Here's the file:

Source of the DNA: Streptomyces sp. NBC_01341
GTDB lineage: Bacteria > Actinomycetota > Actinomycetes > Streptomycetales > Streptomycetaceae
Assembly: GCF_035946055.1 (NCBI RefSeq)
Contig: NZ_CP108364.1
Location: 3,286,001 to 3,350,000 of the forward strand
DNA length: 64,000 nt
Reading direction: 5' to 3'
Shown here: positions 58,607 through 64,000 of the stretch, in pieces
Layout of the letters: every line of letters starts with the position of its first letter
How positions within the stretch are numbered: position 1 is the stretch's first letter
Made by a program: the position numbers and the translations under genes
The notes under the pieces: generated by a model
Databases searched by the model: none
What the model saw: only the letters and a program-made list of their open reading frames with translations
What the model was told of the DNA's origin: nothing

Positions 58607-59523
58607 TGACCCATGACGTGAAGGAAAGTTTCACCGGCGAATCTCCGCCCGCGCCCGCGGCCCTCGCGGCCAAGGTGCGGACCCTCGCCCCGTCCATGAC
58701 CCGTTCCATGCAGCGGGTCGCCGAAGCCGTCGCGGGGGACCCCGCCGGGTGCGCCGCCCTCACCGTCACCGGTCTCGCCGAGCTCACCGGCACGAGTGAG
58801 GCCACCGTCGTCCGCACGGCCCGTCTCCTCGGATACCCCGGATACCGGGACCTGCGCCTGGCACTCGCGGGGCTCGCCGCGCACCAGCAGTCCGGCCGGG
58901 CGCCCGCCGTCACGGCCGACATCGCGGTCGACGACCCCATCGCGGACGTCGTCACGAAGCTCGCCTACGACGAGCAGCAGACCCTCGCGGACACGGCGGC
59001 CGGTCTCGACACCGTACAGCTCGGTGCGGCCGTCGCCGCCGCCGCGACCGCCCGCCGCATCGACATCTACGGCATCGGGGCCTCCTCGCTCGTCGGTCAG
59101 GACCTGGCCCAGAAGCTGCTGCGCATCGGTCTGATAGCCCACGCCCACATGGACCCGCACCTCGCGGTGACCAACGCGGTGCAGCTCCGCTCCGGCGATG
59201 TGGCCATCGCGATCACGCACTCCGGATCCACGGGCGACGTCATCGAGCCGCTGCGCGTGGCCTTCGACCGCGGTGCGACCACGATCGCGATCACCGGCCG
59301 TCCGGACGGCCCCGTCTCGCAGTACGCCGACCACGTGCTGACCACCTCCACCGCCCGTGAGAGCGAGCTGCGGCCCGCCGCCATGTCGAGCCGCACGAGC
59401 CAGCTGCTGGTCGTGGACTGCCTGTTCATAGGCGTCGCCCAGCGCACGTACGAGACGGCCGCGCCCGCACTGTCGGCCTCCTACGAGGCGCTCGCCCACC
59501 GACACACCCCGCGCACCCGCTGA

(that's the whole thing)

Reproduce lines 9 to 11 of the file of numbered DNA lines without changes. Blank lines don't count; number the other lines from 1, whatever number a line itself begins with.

Layout of the letters: every line of letters starts with the position of its first letter
How positions within the stretch are numbered: position 1 is the stretch's first letter
Made by a program: the position numbers and the translations under genes